Common Misconceptions About Homemade Dog Food

The journey towards the ideal canine food is still a work in progress. With hundreds of dog food diets emerging every once in a while, it is challenging to decide what specifically is beneficial or harmful to our pets. One is certain though. There are growing numbers of fur parents who recognize the risks of commercial kibbles and then consequently turn to homemade dog food, cooked or raw, for sustainability and improved nutrition. But not all pet owners are knowledgeable enough to switch to homemade dog food to their pet’s benefit. Below are some of the misconceptions.

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Using fresh ingredients can instantly provide the right amount of nutrients for your dog.

While this may be true at some point, using fresh meat or vegetables to your dog’s diet is not a guarantee of a complete balanced meal. Your pet, depending on factors such as breed, genetics, activity, and environment may need varying amounts of vitamins and minerals. Talk to experts and do your research to ensure utmost performance.

Adding yogurt to your dog’s meal cannot absolutely compensate for calcium needs.

Dogs need as much calcium as they can get. For example, a 75-pound dog requires at least 2,000 milligrams of calcium per day or 14,000 milligrams per week. Unless you feed your dog with raw bones, you need to incorporate calcium supplement into your raw food diet. Examples are carbonates or calcium citrate and even egg shells crushed into fine powders.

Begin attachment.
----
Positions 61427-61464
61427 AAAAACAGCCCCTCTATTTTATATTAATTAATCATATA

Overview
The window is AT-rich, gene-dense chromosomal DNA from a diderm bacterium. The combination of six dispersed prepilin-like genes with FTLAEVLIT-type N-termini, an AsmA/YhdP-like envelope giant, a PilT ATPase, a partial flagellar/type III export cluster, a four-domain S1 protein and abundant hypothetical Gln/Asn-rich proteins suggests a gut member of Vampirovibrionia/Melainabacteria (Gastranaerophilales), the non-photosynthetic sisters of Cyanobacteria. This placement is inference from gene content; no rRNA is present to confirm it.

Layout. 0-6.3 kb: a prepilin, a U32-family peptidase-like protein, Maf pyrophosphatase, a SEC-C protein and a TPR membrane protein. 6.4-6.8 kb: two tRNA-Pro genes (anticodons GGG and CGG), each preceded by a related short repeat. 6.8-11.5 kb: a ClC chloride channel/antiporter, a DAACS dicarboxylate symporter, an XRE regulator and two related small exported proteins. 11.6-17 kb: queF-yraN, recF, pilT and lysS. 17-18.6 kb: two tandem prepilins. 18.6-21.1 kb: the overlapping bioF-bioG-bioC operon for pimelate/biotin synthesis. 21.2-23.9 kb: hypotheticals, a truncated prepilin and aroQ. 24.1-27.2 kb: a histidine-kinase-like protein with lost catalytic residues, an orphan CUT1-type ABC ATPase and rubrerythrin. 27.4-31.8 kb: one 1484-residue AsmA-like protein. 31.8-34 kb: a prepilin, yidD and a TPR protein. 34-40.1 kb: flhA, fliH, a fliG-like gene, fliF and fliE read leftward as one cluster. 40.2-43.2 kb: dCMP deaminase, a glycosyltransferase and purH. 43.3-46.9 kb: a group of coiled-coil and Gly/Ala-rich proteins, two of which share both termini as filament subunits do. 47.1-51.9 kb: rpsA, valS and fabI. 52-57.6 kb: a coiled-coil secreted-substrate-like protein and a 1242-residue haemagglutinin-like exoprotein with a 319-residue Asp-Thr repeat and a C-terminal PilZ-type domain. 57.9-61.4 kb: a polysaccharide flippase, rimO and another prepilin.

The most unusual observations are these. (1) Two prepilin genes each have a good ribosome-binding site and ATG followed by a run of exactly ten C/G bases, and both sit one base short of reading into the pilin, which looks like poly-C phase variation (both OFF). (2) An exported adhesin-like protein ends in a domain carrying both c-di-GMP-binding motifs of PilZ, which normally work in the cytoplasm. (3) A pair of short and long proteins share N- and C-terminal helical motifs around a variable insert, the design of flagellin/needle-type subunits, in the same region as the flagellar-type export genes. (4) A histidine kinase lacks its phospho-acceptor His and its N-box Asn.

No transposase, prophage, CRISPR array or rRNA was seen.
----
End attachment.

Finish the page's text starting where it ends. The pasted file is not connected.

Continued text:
Reducing fiber supply to prevent loose stools is not safe and certainly not effective.

Fiber is an essential nutrient to aid digestion, and it is commonly used to cure constipation and diarrhea. Loose stools may be caused by the type of dog food, certain parasites or other diseases. Try changing diets and observe for a few days.

Dogs do not need carbohydrates and grains. Grains are totally a no-no in a dog’s diet.

Our canine pets do not possess the same enzymes humans have to break down grains and turn it into energy. This is the most misunderstood concept of homemade dog food thinking that the absence of carbohydrates can lead to certain illnesses.

Raw diets are always superior to the commercial ones, and dogs fed with homemade foods are invulnerable to diseases.

This is a completely false idea. Feeding your dog with raw food does not make him immune to allergens or bacteria. Some dogs prove to have absolute compatibility with raw diets while others show ill symptoms. Doing your homework is always the best prevention.

If you don’t have the time or patience to make your own homemade dog food and do it right, it may be best to consider foods from reputable manufacturers who make dog food and treats in the USA, like Merrick Dog Food or Artemis.